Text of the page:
Acknowledgments. Introduction. 1. Rights and Hohfeldian Analysis. 1.1 A Neo-Hohfeldian Analysis. 1.2 The Nature of Liberties. 1.3 The Structure of Hohfeldian Relations. 1.4 Disagreements with Hohfeld. 1.5 Agreements with Hohfeld. 2. Normative Constraints. 2.1 Claim and Immunity Rights. 2.2 Liberty and Power Rights. 2.3 Duty, Disability, Liability and No-Claim Rights. 2.4 Some Objections. 2.5 Martin: Rights as Socially Recognized Normative Directions. 3. Deontic and Alethic Concepts. 3.1 Some Fundamental Normative Concepts. 3.2 Hohfeldian and Normative Analysis. 3.3 Feinberg: Rights as Valid Claims. 3.4 Moral Rights. 4. The Relational Nature of Rights. 4.1 Relational Obligations. 4.2 Protection and Justification: The Interest and Choice Theories. 4.3 Raz: Rights as Interests That Justify Duties. 4.4 Hart: Rights as Protected Choices. 4.5 Wellman: Rights as Advantaged Wills. 4.6 Sumner's Theory-Based Argument for the Choice/Will Theory. 5. Rights, Reasons and Persons. 5.1 Reasons and Relational Obligations. 5.2 Simple and Complex Justification. 5.3 Non-Relational Obligations. 5.4 Consequentialism. 5.5 The Individuation of Rights. 5.6 Some Implications of the Justified-Constraint Theory. 6. Rights Conflict. 6.1 Permissible and Unavoidable Rights Transgression. 6.2 Prima Facie and Specification. 6.3 The Identity of Prima Facie and Specification. 6.4 Rights Conflict and Arguments. 6.5Wellman's Examples. 6.6 Dworkin: Rights as Trumps. 7. Right Holders: Present. 7.1 Individuals, Groups, and Relevant Features. 7.2 Clearing Some Underbrush. 7.3 Individualism v. Collectivism. 8. Right Holders: Past and Future. 8.1 The Problem of the Subject. 8.2 Feinberg's Proposed Solution. 8.3 Wellman's Proposed Solution. 8.4 Time and Rights. 8.5 Parfit and the Non-Identity Problem. 8.6 Implications. 9. A Final Comparison. 9.1 Objections to the Justified-Constraint Theory. 9.2 Problems with Other Theories. 9.3 Advantages of the Justified-Constraint Theory.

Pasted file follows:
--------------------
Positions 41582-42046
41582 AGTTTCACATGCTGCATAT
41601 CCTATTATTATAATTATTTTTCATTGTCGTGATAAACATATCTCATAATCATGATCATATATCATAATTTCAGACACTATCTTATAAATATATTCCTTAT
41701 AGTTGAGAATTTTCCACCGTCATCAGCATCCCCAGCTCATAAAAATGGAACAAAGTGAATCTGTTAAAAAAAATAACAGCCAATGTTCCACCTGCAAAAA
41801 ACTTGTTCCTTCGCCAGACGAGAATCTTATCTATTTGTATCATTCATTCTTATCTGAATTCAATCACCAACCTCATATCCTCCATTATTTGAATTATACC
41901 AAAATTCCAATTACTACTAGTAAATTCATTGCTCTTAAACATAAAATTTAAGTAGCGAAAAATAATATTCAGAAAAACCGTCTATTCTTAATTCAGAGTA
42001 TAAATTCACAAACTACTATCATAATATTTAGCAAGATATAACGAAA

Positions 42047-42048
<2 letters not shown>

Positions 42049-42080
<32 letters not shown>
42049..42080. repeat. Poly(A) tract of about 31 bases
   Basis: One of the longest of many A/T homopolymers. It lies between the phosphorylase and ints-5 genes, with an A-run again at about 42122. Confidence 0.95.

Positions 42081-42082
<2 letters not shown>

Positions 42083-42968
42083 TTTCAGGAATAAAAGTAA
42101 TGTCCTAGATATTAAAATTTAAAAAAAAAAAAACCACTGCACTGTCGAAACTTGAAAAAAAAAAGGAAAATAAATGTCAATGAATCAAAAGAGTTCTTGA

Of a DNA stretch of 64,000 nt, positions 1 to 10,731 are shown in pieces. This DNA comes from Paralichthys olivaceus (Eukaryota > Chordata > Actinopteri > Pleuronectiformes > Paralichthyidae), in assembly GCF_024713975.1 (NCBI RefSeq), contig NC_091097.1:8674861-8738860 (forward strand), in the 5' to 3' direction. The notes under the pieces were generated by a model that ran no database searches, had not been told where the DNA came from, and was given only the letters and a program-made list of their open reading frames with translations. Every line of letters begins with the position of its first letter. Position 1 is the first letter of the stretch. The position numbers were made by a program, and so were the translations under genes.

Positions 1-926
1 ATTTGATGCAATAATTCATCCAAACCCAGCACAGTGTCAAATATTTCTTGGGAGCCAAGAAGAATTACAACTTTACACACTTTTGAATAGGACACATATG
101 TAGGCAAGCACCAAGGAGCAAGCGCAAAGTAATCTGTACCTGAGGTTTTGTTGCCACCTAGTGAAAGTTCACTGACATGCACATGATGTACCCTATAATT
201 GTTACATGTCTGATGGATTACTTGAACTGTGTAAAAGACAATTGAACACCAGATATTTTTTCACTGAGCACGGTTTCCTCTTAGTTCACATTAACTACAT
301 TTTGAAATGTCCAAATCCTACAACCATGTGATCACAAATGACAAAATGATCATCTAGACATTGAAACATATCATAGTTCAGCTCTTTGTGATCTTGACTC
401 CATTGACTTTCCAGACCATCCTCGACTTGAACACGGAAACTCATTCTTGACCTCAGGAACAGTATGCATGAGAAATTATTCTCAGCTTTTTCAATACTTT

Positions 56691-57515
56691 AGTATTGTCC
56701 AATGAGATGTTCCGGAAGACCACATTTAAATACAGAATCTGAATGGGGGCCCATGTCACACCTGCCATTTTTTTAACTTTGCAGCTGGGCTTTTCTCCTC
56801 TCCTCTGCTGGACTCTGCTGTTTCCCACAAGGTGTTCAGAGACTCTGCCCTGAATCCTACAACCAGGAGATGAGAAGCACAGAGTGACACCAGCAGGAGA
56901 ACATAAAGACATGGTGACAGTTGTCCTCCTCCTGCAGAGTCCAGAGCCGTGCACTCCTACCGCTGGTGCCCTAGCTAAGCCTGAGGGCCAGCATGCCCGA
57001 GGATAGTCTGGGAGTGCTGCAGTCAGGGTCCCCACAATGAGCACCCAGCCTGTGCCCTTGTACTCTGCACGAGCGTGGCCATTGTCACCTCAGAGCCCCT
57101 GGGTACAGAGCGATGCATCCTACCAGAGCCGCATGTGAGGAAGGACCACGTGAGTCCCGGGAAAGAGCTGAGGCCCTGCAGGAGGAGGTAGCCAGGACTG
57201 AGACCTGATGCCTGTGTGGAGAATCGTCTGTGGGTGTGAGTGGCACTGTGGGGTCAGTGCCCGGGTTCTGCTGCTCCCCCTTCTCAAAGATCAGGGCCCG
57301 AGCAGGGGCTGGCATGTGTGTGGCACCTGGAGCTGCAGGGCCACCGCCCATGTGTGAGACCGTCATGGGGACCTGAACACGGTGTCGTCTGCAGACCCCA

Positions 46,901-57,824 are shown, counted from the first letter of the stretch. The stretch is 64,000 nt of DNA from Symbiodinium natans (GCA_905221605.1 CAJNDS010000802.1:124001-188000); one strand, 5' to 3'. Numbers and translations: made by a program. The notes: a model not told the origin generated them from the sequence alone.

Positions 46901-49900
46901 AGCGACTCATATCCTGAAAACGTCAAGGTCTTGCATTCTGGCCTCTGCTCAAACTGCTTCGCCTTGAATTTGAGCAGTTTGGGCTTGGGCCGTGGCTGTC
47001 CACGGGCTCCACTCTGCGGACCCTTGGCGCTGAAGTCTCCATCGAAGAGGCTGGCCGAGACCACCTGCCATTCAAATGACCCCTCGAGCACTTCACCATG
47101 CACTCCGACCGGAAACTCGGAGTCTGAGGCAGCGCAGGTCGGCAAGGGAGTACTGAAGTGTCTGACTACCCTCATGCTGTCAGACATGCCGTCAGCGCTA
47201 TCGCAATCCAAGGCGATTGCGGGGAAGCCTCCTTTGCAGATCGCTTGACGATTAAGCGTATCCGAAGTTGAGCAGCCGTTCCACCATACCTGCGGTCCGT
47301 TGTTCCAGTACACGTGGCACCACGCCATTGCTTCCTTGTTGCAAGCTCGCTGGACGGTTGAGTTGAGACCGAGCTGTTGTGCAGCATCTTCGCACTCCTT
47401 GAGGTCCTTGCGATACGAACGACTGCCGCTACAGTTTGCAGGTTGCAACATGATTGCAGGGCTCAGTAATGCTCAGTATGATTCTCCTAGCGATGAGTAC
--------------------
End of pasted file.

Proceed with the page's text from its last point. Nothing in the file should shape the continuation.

What does it mean to have a right? Previous answers to this question fall into two groups: interest/benefit theories of rights and choice/will theories. This book proposes an alternative to these traditional views: the justified-constraint theory of rights, which avoids the pitfalls of earlier theories, and solves the puzzle of the relational nature of rights. The analysis shows that this theory applies without modification to past, present and future beings.
Defends an alternative both to interest/benefit theories of rights and to choice/will theories of rights
Solves the problem of the rights of past and future generations
Presents a new analysis of the nature of rights conflict
Outlines a new view on what sorts of things can have right
Shows that Hohfeldian analysis can be understood in terms of more common concepts, e.g., obligation